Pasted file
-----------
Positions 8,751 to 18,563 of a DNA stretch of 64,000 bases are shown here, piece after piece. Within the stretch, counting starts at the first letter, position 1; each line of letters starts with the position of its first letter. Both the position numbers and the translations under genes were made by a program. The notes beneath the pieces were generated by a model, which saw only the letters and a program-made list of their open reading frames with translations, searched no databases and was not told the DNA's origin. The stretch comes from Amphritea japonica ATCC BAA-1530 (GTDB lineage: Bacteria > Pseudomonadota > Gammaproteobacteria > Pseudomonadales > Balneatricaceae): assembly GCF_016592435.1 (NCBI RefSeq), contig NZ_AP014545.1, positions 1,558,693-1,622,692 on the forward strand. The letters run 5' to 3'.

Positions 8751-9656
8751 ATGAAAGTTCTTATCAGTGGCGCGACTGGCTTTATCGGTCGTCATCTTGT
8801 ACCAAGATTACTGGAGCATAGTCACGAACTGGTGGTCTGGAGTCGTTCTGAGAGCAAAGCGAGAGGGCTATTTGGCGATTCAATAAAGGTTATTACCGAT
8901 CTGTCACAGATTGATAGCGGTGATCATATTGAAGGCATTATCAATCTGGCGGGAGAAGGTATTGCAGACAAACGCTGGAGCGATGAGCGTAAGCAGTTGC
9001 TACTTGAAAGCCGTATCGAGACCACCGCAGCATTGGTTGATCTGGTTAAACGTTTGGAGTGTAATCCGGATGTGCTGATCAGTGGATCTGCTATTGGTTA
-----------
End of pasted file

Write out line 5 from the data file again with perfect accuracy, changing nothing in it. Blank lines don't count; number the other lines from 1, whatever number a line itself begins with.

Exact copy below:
8901 CTGTCACAGATTGATAGCGGTGATCATATTGAAGGCATTATCAATCTGGCGGGAGAAGGTATTGCAGACAAACGCTGGAGCGATGAGCGTAAGCAGTTGC